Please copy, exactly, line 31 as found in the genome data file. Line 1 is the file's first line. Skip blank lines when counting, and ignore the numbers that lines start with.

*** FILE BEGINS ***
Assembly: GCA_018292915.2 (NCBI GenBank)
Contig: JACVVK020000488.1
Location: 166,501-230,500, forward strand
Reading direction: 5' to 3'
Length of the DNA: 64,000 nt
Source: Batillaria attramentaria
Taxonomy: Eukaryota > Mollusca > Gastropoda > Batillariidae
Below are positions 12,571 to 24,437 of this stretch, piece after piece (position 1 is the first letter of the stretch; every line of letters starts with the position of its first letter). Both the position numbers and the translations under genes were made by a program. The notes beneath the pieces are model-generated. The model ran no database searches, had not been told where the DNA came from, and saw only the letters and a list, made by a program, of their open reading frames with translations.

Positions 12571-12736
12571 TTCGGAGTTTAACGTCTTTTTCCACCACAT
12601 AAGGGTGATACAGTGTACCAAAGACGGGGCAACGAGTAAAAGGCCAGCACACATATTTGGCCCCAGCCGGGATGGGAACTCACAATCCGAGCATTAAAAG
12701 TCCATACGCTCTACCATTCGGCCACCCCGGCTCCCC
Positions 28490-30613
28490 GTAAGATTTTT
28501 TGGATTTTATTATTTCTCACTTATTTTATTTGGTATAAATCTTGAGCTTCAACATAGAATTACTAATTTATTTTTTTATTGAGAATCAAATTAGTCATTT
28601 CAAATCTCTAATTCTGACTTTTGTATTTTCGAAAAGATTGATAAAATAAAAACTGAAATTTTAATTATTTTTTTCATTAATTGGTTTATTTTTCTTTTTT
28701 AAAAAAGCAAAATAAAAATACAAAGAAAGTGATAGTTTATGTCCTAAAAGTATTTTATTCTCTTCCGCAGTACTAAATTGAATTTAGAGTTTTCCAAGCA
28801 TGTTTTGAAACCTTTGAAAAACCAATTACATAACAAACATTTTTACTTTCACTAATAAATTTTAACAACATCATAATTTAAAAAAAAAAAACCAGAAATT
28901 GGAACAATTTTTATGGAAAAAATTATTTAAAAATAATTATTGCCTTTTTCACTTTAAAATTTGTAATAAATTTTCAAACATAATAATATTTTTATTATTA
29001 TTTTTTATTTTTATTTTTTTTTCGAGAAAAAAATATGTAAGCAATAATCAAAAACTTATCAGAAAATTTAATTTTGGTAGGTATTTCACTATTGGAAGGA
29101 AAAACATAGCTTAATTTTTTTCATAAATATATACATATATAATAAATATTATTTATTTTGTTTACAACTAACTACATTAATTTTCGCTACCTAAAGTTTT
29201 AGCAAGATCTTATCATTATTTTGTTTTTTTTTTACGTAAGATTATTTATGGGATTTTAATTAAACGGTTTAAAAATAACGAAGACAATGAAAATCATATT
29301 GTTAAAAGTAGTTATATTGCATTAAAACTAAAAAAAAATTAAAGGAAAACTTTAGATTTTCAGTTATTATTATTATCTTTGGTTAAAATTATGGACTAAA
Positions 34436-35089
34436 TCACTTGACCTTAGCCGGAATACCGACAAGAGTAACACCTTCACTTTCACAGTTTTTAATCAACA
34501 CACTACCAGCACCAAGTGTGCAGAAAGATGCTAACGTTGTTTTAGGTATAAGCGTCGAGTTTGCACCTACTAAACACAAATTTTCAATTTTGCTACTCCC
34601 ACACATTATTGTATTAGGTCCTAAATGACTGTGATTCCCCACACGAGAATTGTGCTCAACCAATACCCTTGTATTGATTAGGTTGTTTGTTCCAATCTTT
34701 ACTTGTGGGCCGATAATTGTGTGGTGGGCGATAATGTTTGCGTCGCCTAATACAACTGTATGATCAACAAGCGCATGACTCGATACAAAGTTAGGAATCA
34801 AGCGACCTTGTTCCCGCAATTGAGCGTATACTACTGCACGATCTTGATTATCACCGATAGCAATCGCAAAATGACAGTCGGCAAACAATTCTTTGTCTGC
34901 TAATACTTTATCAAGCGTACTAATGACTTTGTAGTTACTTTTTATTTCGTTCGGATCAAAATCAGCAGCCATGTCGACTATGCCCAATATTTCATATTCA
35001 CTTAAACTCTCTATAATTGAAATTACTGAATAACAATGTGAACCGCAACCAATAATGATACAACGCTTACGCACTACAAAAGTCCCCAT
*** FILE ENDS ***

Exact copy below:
35001 CTTAAACTCTCTATAATTGAAATTACTGAATAACAATGTGAACCGCAACCAATAATGATACAACGCTTACGCACTACAAAAGTCCCCAT